I was reading a report this week on how an astonishing new technological advancement of the wheel has been based on the Japanese art of origami. The wheels can actually change shape whist driving to optimise the comfort and grip for whatever terrain they’re on.
I’m not a great believer in traditions being upheld for the sake of the tradition itself – I believe that can stifle growth – but I totally support the passing down of past knowledge and the preserving of skills, and this potential new wheel is a perfect example of how old teachings can aid new technologies.
As I’ve got older, I’ve understood more about the wisdom of looking back to move forward. Not only to do with humanity and it’s incredible history on this planet, but how much nature itself can teach us about preservation and endurance.
It’s clear our very existence on this planet is under threat from our own actions, but I’m encouraged to see us looking back to our past skills for ideas of how to improve the situation and especially that we’re learning from nature itself about sustainability and endurance.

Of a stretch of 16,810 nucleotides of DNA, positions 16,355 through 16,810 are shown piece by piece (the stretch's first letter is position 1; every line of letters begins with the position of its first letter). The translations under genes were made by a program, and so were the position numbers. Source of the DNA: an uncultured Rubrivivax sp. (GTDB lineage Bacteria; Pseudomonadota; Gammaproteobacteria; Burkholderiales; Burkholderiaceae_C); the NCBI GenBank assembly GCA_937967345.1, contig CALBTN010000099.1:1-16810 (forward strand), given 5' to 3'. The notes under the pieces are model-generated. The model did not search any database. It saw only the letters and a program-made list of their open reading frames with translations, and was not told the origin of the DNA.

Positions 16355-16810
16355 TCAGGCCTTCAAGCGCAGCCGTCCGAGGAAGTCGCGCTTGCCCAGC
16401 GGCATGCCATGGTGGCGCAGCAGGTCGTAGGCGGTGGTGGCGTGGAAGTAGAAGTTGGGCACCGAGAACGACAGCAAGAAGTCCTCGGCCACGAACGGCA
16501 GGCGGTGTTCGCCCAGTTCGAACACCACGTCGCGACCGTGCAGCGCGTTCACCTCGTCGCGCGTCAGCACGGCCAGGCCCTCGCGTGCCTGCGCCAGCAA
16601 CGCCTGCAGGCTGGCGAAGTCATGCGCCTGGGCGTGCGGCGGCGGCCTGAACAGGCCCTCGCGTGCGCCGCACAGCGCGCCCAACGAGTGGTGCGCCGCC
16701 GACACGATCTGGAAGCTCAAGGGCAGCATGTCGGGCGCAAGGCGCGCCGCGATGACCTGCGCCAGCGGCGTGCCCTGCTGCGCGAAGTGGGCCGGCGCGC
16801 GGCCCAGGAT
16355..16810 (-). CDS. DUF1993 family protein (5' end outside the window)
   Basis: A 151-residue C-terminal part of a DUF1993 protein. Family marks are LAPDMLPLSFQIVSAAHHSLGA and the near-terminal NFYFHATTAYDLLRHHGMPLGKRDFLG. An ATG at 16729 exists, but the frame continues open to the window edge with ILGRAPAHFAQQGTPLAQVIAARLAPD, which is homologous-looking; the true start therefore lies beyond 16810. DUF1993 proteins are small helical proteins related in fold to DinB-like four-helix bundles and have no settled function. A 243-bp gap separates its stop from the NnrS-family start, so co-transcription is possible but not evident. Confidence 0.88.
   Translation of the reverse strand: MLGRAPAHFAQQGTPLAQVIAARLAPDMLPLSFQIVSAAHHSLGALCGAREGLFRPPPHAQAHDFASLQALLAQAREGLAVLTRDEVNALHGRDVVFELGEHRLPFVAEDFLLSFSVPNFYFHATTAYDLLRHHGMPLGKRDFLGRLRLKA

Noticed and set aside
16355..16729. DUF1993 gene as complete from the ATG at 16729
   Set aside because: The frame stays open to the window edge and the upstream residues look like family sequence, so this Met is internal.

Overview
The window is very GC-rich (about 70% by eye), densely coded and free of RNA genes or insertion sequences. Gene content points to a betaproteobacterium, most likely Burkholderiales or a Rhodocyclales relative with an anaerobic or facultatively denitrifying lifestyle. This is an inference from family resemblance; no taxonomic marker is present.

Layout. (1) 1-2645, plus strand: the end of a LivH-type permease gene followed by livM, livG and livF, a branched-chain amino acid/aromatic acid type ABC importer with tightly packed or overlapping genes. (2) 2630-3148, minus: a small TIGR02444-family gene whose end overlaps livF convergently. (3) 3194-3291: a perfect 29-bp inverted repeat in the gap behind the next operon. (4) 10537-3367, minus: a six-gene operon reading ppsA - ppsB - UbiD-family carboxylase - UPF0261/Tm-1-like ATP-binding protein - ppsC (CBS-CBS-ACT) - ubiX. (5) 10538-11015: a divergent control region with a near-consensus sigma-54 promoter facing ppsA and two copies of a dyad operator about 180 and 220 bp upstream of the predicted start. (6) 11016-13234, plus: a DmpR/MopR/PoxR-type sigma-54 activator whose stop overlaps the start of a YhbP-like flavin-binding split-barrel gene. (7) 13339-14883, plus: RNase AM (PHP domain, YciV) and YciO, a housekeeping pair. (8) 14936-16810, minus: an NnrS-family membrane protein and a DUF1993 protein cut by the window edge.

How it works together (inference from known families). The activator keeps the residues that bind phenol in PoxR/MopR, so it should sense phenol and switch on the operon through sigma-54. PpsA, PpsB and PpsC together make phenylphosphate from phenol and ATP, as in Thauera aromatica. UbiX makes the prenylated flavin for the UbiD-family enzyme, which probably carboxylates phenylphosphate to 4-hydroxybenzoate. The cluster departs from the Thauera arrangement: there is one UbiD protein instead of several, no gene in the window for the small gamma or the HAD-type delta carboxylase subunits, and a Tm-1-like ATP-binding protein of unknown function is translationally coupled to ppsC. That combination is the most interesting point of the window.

As we close the chapter on another complicated year – one that has shown us in so many ways how our future could be unless we make some significant changes – I remain optimistic that we are trying harder to learn from our past mistakes and amend our ways. It is entirely in our own interests to do so as nations, but it also starts with every one of us taking one small step today that we didn’t take yesterday.
More like this? Buy a copy of Mark’s A Year of Thoughts and Pictures here